Einstein's elevator: As the Earth falls like an elevator in the sun's gravity, atomic clocks based on hydrogen and cesium maintain the same synchronicity in their ticking properties. NIST physicists just measured this phenomenon better than ever before. (Credit: K. Rechin/NIST)
American physicists have performed the most accurate test ever of a key principle underlying Albert Einstein's theory of general relativity that describes how gravity relates to space and time.
Researchers at the National Institute of Standards and Technology (NIST) reported in a paper published on Monday in the journal Nature Physics a record-low, exceedingly small value for a quantity that Einstein predicted to be zero, by comparing different types of remote atomic clocks.
NIST researchers used the solar system as a laboratory for testing Einstein's thought experiment involving Earth as a free-falling elevator.
Einstein theorized that all objects located in such an elevator would accelerate at the same rate, as if they were in a uniform gravitational field. Moreover, he predicted, these objects' properties relative to each other would remain constant during the elevator's free fall.
In their experiment, the NIST team regarded Earth as an elevator falling through the Sun's gravitational field.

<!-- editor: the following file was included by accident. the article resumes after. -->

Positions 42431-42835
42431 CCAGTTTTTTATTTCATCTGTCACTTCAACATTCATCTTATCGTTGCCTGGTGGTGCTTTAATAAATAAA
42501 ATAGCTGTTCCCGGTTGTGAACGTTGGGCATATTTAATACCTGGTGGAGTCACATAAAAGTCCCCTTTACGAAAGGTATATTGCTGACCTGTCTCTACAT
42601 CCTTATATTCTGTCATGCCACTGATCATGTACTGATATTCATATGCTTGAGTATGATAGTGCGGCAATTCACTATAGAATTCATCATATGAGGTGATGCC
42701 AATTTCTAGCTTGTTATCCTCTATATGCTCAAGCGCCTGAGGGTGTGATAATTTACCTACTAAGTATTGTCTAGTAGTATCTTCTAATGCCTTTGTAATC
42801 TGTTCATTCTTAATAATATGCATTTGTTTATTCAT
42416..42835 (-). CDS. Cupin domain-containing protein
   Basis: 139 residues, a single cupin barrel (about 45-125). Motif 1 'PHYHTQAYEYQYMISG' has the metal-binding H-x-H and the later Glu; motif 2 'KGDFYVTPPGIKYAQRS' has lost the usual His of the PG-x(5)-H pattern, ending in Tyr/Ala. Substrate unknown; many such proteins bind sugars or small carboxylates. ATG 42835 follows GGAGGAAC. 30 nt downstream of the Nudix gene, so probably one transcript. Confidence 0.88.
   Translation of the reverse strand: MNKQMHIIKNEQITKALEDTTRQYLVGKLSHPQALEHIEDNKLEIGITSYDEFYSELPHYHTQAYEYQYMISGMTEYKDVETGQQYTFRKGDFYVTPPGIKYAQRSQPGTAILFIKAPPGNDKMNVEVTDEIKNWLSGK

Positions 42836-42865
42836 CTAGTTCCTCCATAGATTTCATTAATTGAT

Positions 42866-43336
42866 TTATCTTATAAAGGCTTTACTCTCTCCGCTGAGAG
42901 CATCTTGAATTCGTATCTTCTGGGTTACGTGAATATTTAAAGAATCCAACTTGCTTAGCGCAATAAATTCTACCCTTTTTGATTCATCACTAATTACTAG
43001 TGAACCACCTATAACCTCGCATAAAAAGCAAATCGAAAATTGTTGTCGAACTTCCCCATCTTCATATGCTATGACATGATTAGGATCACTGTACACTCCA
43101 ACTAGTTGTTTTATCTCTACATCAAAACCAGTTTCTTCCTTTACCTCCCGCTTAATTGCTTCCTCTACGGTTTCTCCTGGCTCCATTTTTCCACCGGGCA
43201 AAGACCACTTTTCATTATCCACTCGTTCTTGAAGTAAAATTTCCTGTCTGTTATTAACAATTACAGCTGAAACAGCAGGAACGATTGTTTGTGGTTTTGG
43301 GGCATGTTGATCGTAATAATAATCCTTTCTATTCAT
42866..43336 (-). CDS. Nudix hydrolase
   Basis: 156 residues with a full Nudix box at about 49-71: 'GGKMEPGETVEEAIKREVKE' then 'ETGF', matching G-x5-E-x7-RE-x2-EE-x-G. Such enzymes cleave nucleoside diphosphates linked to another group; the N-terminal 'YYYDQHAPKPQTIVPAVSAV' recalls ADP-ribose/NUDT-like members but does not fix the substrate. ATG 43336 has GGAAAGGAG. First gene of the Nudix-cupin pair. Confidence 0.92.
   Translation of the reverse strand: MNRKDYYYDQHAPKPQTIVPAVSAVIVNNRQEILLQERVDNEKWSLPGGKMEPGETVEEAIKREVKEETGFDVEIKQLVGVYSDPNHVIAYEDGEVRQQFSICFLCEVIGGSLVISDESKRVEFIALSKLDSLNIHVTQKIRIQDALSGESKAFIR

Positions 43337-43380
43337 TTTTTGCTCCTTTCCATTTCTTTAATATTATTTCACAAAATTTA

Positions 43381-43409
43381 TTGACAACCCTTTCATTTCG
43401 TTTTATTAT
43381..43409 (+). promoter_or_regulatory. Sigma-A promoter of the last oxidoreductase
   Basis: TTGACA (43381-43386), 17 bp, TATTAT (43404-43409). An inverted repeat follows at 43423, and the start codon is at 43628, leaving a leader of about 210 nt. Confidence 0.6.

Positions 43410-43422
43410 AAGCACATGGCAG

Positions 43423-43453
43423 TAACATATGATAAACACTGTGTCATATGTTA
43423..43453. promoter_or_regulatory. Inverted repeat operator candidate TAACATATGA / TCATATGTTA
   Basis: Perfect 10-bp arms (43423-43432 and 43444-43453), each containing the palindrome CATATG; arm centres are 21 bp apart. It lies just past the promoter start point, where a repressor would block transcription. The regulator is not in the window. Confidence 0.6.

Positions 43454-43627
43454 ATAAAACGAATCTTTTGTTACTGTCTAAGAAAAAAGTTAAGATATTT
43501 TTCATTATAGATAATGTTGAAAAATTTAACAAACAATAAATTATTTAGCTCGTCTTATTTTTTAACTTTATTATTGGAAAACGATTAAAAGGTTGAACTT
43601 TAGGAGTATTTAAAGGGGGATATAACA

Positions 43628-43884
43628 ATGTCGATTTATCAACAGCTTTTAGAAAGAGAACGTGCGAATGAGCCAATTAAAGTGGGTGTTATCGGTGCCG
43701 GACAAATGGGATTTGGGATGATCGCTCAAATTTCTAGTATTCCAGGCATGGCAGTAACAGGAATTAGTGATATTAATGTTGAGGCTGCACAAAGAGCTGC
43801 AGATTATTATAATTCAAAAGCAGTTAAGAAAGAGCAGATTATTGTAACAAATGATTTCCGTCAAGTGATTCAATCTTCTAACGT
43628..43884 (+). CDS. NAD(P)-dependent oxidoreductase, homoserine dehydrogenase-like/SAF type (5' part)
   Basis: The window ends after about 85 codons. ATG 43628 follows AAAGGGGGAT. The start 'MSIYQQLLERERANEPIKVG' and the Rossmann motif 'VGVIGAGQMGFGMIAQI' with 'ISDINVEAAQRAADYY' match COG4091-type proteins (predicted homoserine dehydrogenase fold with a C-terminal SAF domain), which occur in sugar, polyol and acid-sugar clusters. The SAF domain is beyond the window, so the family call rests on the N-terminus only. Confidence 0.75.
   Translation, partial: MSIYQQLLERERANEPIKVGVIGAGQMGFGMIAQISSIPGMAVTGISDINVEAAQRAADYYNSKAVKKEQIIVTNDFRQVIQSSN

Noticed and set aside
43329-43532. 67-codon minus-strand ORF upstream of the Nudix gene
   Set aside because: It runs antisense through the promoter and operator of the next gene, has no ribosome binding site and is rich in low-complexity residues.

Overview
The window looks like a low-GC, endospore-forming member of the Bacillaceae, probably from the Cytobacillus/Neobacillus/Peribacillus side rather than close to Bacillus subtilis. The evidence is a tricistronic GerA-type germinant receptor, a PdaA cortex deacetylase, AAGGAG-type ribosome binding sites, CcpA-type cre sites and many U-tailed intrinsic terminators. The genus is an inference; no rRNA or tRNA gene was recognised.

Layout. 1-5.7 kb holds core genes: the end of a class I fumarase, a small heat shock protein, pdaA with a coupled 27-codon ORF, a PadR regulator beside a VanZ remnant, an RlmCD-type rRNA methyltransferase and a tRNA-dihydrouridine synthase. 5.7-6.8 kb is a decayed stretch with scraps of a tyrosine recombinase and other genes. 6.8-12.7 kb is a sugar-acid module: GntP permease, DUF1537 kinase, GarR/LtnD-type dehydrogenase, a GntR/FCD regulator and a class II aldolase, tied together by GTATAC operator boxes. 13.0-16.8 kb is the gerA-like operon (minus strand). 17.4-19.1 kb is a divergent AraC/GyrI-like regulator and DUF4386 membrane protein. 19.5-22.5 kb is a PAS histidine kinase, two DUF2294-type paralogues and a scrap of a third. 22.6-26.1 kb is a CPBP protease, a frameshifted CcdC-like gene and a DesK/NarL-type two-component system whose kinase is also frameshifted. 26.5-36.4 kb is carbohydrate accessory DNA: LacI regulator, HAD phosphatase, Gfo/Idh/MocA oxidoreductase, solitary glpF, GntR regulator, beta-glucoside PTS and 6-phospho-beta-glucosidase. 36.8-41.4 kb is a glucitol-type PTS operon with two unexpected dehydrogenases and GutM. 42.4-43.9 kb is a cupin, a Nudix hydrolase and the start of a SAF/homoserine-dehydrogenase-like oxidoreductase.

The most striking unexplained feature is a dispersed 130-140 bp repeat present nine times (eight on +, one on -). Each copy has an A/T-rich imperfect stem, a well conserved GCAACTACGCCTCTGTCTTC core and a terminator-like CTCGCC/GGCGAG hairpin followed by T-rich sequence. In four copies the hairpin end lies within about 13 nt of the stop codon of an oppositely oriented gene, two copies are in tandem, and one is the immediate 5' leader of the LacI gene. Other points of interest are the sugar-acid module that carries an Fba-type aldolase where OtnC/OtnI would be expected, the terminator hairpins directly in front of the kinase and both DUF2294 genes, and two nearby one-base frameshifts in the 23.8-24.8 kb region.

They compared recorded data on the "ticks" of two types of atomic clocks located around the world to show they remained in sync over 14 years, even as the gravitational pull on the elevator varied during the Earth's slightly off-kilter orbit around the sun.
Researchers compared data from 1999 to 2014 for a total of 12 clocks: four hydrogen masers (microwave lasers) in the NIST time scale with eight of the most accurate cesium fountain atomic clocks operated by metrology laboratories in the United States, the United Kingdom, France, Germany and Italy.
The experiment was designed to test a prediction of general relativity, the principle of local position invariance (LPI), which holds that in a falling elevator, measures of non-gravitational effects are independent of time and place.
One such measurement compares the frequencies of electromagnetic radiation from atomic clocks at different locations.
The researchers constrained the violation of LPI to a value of 0.00000022 plus or minus 0.00000025, the most miniscule number yet, consistent with general relativity's predicted result of zero. It corresponded to no violation.
This indicated that the ratio of hydrogen to cesium frequencies remained the same as the clocks moved together in the falling elevator.
This result has five times less uncertainty than NIST's best previous measurement of the LPI violation, translating to five times greater sensitivity.
The latest measurement advance is due to improvements in several areas, namely more accurate cesium fountain atomic clocks, better time transfer processes and the latest data for computing the position and velocity of Earth in space, NIST scientist Bijunath Patla said.
Further limits on LPI are unlikely to be obtained using hydrogen and cesium clocks, according to the researchers, but experimental next-generation clocks based on optical frequencies, which are much higher than the frequencies of hydrogen and cesium clocks, could offer much more sensitive results.
NIST already operated a variety of these clocks based on atoms such as ytterbium and strontium.